AMA Motorcycle Hall of Fame, Day 3
"These were street motorcycles. They were not designed from the beginning to be for the trail, and that's what I wanted."
~ John Penton, on bikes built prior to his.
Penton was arguably the most influential person to develop off road motorcycles, building bikes that bore his name, which later became KTMs. John hailed from Ohio too. His bikes were light, agile and dependable.
Surely you've seen 'On Any Sunday,' haven't you? It is the most iconic motorcycle movie of all time. Mostly documentary, it highlighted riding and racing motorcycles and sold a ton of bikes. Malcolm Smith, ISDE champion, Baja 1,000 racer and owner of MSR Racing Gear, starred in that film and droves of people loved him.
This bike, a Swedish 1971 Husqvarna Cross, starred in the movie, his ride of choice. Yes, Quilter Girl, Husqvarna makes sewing machines too.
Earl Bowlby took this 1967 BSA 650 Lightning and bored and stroked it to 782 ccs, then extended the swingarm himself. He rode this and later another BSA to ten AMA hillclimbing championships. The chains on the rear tire helped too. The irony is he built it into a race machine in 1976; four years after BSA closed its doors.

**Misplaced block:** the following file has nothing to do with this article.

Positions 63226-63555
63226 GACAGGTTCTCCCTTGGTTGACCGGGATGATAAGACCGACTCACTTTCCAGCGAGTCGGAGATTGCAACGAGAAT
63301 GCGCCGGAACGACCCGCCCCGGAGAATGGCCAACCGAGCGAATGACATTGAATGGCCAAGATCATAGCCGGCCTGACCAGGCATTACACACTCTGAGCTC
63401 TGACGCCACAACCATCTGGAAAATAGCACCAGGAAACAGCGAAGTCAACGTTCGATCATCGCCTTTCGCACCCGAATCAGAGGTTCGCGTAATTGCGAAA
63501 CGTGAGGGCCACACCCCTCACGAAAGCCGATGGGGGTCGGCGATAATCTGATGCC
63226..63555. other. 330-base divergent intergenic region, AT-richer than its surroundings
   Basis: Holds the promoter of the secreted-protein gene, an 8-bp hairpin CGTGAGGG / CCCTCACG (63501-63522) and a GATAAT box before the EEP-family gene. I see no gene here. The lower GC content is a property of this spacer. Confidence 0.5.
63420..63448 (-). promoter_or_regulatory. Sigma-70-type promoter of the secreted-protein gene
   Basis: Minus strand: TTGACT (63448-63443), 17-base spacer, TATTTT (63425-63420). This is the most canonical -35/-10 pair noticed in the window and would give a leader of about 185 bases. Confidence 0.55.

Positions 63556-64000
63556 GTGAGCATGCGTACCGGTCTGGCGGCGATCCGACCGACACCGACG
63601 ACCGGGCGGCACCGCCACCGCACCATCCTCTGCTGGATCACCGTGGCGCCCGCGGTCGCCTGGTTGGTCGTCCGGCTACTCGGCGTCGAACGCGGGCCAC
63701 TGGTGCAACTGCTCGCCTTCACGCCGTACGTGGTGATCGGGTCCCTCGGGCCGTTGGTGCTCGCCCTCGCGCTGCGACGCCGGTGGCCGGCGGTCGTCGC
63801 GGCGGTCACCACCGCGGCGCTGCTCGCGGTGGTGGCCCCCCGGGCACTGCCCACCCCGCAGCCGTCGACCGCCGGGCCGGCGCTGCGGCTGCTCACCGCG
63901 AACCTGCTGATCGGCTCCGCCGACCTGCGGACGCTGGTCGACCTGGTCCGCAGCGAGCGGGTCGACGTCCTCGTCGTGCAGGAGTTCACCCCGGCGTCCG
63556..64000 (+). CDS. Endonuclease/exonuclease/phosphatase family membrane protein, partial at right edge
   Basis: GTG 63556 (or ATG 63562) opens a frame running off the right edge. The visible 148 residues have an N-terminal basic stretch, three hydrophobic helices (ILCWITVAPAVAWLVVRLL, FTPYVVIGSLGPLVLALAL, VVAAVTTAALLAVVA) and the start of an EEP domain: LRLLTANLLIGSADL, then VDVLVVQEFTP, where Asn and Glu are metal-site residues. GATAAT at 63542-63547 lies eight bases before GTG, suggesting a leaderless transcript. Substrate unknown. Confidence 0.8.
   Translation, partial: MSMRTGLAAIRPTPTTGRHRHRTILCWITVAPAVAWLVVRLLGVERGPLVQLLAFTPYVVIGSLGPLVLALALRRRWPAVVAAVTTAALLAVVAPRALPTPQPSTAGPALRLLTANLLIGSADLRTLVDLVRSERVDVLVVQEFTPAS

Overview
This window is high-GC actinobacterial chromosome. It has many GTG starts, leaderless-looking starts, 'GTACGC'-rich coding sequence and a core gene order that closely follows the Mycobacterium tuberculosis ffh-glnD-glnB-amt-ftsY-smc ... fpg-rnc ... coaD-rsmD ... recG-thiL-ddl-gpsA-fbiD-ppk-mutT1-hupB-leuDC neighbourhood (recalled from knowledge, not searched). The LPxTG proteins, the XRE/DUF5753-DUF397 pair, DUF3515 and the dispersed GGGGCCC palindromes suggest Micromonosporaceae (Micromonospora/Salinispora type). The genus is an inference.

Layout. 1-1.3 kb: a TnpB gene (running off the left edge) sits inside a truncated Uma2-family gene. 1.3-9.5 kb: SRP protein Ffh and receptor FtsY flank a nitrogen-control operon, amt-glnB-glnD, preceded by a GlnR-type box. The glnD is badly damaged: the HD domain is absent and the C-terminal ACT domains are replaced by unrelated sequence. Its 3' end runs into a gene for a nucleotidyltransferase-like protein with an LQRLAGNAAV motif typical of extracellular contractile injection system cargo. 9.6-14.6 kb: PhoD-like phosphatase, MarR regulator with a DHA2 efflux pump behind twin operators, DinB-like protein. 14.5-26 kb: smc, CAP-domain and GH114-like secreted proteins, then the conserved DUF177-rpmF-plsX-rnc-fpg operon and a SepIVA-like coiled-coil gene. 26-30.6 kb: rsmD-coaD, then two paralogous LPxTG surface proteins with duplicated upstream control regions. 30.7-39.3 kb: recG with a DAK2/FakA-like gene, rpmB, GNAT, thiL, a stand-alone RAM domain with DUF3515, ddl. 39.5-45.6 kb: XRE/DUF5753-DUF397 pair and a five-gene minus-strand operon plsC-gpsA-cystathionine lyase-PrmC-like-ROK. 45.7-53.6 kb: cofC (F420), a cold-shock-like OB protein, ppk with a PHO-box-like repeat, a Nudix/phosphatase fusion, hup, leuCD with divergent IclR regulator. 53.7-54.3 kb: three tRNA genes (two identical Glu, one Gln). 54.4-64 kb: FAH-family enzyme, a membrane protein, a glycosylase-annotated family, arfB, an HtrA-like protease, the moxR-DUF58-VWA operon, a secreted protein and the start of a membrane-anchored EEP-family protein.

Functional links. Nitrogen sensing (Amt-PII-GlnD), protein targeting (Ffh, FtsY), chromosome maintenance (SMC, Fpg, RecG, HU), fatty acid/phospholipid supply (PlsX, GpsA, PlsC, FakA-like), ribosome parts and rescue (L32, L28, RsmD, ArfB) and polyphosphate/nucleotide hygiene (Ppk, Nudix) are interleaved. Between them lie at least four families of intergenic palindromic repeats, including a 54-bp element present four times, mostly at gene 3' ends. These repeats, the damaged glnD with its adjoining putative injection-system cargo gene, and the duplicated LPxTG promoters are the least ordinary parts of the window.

'The Wheelie King,' Doug Domokos, could take a bike and wheelie it seemingly forever. His record, set in the Guinness Book of World Records, is a whopping 145 miles at Talladega Speedway in Alabama in 1984. On a $10,000 bet, he wheelied a complete lap, over the jumps and through the whoop de doos at the Anaheim Stadium for a complete lap.
Doug fitted this Honda CR500 with an electric motor to keep his front wheel spinning during his wheelies, and a vent on his gas tank to vent the fuel while running at steep angles.
Tragically, he died in an accident of his ultralight plane in 2000.
Denis Manning builds some crazy stuff. Part motorcycle, part airplane, his streamliners have raced across dry lake beds and Bonneville at crazy speeds- including the land speed record, 367.382 miles per hour, in 2009. "A motorcycle ceases to be a motorcycle at around 200 miles per hour. At that point it becomes an airplane."
Denis put an ad out, looking for a rider to pilot the bike. Dirt track champion Chris Carr offered his services, and together they set records. After his 2006 record run, Carr said, "I'm 5 foot 5, but I'm feeling 5-8."
Thanks for touring with me. Tomorrow we'll check out someone who in the 1940s, worked as a US Army motorcycle dispatch rider. Yes, she did. And another, a championship racer that helped me win my own championship, and another who may well be the winningest team owner. And another movie star bike.
Oh, and let's not forget the guy who rode around the world on a motorcycle, without...oh, I won't give it away. It'll be fun.